It has been reported that 63% to 94% of the nursing home population is comprised of residents with cognitive impairments or neuropsychiatrie conditions (Feldt & Ryden, 1992). Residents with deficits in these areas are limited in their abilities to communicate and make their basic needs known. Quite often, experiences of internal stimuli (such as pain) are manifested through an external response (striking out). Finding meaning in behaviors that are perceived as difficult is often subjective and influenced by the caregiver's experiences and education. In some nursing homes, 80% to 90% of care is provided by nursing assistants (Cohn, Horgas, & Marsiske, 1990). In their study on educating nursing assistants, Feldt and Ryden (1992) discovered that fewer than 28% of nursing assistants that they interviewed reported receiving education in handling threatening behaviors. They also found that the nursing assistants were eager to participate in nursing interventions once they understood the behavior and had a clear sense of the treatment goals.

The nursing literature is replete with articles that offer effective approaches to resident behaviors (FiIley, 1995; Fine & Rouse-Bane, 1995; Hay, Hay, Howell, & Szwabo, 1994; Maletta, 1988; Negley & Manley, 1990; Nelson, 1995; Teri & Logsdon, 1990), but these approaches are often not internalized by the reader and are frequently dismissed. A common reason given for this dismissal is that the solutions offered take time to implement. Comments expressed are "We don't have time to visit with her" and 'It takes too much time to find out if his behavior has a pattern." A response to these comments is a resounding yes...working with residents exhibiting difficult behaviors does take time, a lot of it.

How the time factor is used is determined by the choices the caregiver makes. In their article on mechanical restraints in nursing homes, Werner and colleagues (1989) reported that 47% of residents who presented behavioral problems were restrained. Additional articles (Fletcher, 1990; Kallman, DenineFlynn, & Blackburn, 1992; Schnelle, Simmons, & Ory, 1992; Thomas, Redfern, & John, 1995) indicate that both mechanical and chemical restraints continue to be frequently used, in spite of the 1987 OBRA guidelines. If the time spent sitting with a resident is questioned, then the time required to deliver other aspects of care must also be challenged. It takes time to request, apply and document use of a physical restraint. It takes time to request, transcribe, give and document a medication. These choices are sometimes made when staff perceive there are no other options, and their usage can lead to feelings of burnout and increased absenteeism, two additional reducers of time.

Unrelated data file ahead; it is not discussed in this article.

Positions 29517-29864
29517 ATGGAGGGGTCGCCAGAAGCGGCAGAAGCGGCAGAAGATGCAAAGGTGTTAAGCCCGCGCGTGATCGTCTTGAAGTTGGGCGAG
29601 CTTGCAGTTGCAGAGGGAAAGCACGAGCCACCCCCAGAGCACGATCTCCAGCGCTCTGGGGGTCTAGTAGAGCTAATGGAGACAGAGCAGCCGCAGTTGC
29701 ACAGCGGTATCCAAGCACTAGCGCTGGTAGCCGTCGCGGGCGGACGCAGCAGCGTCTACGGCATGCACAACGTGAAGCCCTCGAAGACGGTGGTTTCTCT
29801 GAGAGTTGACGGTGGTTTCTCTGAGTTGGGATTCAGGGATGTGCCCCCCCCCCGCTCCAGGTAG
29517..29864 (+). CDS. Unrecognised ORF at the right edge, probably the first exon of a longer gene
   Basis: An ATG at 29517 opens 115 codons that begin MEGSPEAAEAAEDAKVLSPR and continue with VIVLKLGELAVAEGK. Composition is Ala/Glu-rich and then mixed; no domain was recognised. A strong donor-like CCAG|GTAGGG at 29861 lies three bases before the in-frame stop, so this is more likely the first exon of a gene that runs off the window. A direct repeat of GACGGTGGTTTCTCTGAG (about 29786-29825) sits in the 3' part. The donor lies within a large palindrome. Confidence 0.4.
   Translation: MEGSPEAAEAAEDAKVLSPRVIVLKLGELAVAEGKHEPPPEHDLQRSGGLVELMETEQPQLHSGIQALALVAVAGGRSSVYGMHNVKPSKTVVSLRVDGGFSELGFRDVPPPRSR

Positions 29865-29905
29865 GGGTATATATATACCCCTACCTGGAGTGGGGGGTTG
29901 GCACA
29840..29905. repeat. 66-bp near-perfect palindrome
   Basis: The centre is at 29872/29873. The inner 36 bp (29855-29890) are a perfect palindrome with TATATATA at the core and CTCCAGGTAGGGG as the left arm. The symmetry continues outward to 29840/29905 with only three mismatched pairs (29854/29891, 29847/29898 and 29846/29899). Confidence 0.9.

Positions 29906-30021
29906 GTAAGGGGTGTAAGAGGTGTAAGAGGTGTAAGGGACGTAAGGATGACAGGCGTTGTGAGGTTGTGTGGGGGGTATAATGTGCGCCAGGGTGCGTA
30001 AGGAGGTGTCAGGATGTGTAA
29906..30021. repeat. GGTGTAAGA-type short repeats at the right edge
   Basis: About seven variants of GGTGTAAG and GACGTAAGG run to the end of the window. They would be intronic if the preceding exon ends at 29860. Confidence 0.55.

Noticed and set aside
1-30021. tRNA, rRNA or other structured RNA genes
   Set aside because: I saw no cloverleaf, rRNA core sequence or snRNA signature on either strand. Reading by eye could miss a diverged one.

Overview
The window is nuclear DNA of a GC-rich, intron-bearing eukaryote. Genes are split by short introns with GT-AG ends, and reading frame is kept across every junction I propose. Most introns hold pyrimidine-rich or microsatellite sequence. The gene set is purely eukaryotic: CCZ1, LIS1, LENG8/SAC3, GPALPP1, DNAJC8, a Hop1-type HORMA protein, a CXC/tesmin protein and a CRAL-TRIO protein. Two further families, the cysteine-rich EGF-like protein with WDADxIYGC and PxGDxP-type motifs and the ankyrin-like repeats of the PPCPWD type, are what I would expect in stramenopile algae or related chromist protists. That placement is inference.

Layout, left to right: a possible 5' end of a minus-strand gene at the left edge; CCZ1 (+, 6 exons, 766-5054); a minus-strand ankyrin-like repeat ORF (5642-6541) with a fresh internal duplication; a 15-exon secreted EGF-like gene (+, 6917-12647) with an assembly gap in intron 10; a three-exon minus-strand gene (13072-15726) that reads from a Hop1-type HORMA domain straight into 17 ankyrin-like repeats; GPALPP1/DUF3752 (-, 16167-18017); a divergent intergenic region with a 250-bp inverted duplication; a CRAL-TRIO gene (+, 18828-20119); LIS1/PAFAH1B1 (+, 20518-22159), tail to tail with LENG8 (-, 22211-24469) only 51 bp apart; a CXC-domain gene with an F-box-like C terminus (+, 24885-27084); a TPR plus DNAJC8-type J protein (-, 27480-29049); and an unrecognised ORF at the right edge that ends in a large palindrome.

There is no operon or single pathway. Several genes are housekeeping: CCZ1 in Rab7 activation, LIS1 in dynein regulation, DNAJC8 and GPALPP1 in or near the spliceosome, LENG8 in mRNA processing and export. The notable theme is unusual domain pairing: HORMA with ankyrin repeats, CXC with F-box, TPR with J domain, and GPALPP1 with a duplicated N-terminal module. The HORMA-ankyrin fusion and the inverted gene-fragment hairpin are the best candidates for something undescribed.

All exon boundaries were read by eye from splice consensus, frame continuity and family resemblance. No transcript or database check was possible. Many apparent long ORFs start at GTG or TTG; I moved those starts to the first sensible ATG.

Conversely, caregivers can view the behaviors as a challenge that piques their curiosity and draws on their individual uniqueness. Effectively coping with difficult behaviors requires understanding, creativity, flexibility and listening with the "third ear." All of these require time, the commodity health care providers often perceive as lacking. It is the author's opinion that effective utilization of time is inherent in the role of caregiver.

Webster included several sentences when defining nurse, one of which is "to take special care of; to nourish, foster and develop." Each of these verbs describes actions which require time. In an attempt to crystallize the concept that understanding resident behaviors is a process where time is inherent, an acronym, TIME, was developed that describes the essential components required of caregivers when working with residents: Together: Investigate, Measure, Empathize.

TOGETHER

The care of nursing home residents depends on the collaborative efforts of numerous people. Optimal care is best orchestrated when the various players - dietitians, physical therapists, nurses, nursing assistants, social workers, and families work together and share information from each of their unique perspectives. is particularly true in the area of assessing and understanding resident problematic behaviors. Statements such as "he only acts that way after his physical therapy session" or "she never does that on the night shift" are common and remind carethat perceptions and interpretations vary. A resident might relate to one person in a manner that at first appears mystifying. This behavior is later understood when people who are familiar with the resident work together by providing the "missing puzzle piece" through sharing explanatory information.

Working together is particularly important so that consistency in resident/caregiver interactions is experienced. The best treatment plan will be threatened if consonance among caregivers is lacking. Inconsistent responses and approaches cause uncertainty for the resident and frustration for the caregiver. The importance of working together for consistency is illustrated by the following situation: